I have always been moved by the story of Jim and Elisabeth Elliot.

Sent by Mission Aviation Fellowship in the 1950s, they were American Christian missionaries to a remote nomadic people group, known as the Auca tribe, or the Huaorani tribe, who lived in the Amazon Rainforest of Ecuador.

Sadly, the tribe were notoriously suspicious of outsiders, and they murdered Jim and four other American missionaries in the jungle. But after her husband’s death, Elisabeth chose to continue living among the tribe that killed her husband, with her three-year-old daughter, Valerie.

Together, the Elliots have had huge influence on Christian missions, especially in reaching unreached people groups with the Gospel. (You can find out more about Jim here and Elisabeth here.)

Over 70 years on, and their journal jottings have become well known quotes, which still resonate today: “He is no fool who gives what he cannot keep to gain that which he cannot lose,” for example, from Jim, and “One does not surrender a life in an instant; that which is lifelong can only be surrendered in a lifetime,” from Elisabeth.

The Elliots’ determination to witness to Jesus, in the midst of suffering and hardship, is a true lightthroughthecracks story. Even more so, because it involved counting the ultimate cost.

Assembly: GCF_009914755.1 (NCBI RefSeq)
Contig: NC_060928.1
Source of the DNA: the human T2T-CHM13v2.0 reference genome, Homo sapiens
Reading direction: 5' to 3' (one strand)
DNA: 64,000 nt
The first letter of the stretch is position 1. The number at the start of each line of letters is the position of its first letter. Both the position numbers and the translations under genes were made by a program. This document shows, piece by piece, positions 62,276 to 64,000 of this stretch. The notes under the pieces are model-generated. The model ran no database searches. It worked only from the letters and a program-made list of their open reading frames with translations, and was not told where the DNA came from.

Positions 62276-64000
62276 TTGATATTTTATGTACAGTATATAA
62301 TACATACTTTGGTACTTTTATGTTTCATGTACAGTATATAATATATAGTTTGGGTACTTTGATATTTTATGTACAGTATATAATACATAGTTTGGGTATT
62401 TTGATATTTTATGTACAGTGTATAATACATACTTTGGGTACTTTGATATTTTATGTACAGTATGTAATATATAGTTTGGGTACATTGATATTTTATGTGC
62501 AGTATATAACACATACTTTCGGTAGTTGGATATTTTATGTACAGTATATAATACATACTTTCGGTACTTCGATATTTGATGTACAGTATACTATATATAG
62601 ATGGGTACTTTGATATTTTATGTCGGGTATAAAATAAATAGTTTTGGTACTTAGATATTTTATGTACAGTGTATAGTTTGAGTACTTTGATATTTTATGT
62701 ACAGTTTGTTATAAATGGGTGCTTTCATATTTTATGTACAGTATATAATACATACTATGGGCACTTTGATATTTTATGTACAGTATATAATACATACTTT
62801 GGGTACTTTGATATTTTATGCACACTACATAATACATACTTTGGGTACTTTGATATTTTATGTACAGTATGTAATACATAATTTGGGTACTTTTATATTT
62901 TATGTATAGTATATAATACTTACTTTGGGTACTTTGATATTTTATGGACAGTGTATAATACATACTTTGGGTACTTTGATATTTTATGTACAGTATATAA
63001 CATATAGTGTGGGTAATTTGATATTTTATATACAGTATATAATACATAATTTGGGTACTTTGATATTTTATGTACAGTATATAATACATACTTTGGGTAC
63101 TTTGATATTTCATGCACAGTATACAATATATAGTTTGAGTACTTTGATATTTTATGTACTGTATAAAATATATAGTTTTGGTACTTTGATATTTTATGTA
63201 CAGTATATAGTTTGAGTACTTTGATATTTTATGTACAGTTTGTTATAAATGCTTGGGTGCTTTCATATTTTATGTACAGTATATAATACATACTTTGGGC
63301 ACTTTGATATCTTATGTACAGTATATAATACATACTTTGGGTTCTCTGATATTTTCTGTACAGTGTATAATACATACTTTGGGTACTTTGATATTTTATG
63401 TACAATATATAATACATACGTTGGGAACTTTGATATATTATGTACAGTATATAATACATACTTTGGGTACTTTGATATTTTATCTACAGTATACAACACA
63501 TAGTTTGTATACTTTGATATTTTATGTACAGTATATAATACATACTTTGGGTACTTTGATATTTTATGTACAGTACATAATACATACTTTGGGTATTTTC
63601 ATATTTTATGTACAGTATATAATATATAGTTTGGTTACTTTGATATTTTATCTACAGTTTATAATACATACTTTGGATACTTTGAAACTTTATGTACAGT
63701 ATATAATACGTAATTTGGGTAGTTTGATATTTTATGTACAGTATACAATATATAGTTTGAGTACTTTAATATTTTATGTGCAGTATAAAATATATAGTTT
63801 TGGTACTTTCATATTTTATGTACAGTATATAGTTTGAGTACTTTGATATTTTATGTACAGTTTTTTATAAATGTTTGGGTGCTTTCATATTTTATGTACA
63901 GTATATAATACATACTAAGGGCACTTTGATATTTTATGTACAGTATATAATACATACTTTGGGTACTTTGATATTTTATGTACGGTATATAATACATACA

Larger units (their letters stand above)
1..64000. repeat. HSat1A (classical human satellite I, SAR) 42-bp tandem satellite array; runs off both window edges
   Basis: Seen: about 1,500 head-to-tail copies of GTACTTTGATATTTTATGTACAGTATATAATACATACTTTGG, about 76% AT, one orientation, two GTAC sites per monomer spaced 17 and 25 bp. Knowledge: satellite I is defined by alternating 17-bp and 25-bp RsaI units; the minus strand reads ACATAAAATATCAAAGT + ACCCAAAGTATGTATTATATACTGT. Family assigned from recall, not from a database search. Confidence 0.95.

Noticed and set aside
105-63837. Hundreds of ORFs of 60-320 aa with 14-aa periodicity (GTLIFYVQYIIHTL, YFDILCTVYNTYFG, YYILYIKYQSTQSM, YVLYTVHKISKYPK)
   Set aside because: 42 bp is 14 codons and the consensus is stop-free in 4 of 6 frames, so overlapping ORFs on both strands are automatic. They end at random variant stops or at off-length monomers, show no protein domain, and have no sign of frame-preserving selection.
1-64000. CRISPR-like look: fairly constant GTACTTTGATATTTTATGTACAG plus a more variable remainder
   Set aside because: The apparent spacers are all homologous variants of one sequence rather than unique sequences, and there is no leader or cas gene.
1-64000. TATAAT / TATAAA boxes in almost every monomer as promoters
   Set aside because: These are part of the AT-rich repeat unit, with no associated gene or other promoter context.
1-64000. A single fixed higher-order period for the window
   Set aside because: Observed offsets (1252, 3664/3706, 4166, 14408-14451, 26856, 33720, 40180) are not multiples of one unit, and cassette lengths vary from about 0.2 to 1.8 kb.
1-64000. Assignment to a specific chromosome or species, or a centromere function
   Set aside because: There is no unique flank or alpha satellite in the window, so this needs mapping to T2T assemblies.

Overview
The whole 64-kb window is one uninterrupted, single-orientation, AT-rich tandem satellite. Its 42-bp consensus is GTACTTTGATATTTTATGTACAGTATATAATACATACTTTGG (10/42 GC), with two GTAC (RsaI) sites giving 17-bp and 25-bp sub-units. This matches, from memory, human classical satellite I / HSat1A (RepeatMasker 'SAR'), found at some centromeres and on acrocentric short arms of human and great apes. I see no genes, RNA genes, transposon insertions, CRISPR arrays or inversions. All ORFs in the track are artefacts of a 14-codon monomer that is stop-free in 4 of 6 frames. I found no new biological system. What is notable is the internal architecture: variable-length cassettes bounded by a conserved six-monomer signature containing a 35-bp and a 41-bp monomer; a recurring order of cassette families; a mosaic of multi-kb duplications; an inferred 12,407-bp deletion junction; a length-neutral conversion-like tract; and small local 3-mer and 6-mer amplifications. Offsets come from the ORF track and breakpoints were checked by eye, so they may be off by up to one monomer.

So I was pleased to recently discover this short film from Valerie, Jim and Elisabeth’s daughter, in which she speaks about her father’s death, and how she learned to forgive his killers: https://www.bbc.co.uk/news/av/magazine-39039876

“I really believe that God allowed this to happen,” she says, “so that more and more people could actually see what real commitment to Christ means, and I really don’t believe their lives were wasted.”


It is unlikely that you will have ever lost a loved one in quite such a brutal and unexpected way. But all of us will be aware of people who have hurt us or our loved ones, causing suffering and hardship.

The challenge is this: Will you surrender that hurt to God? Are you prepared to forgive the people who have caused the hurt? And if you’re not quite there yet, is it something you’re prepared to learn to do over the course of time?

As ever, if you have any thoughts or reflections, do share them in the comments.

Photo by Jon Tyson on Unsplash


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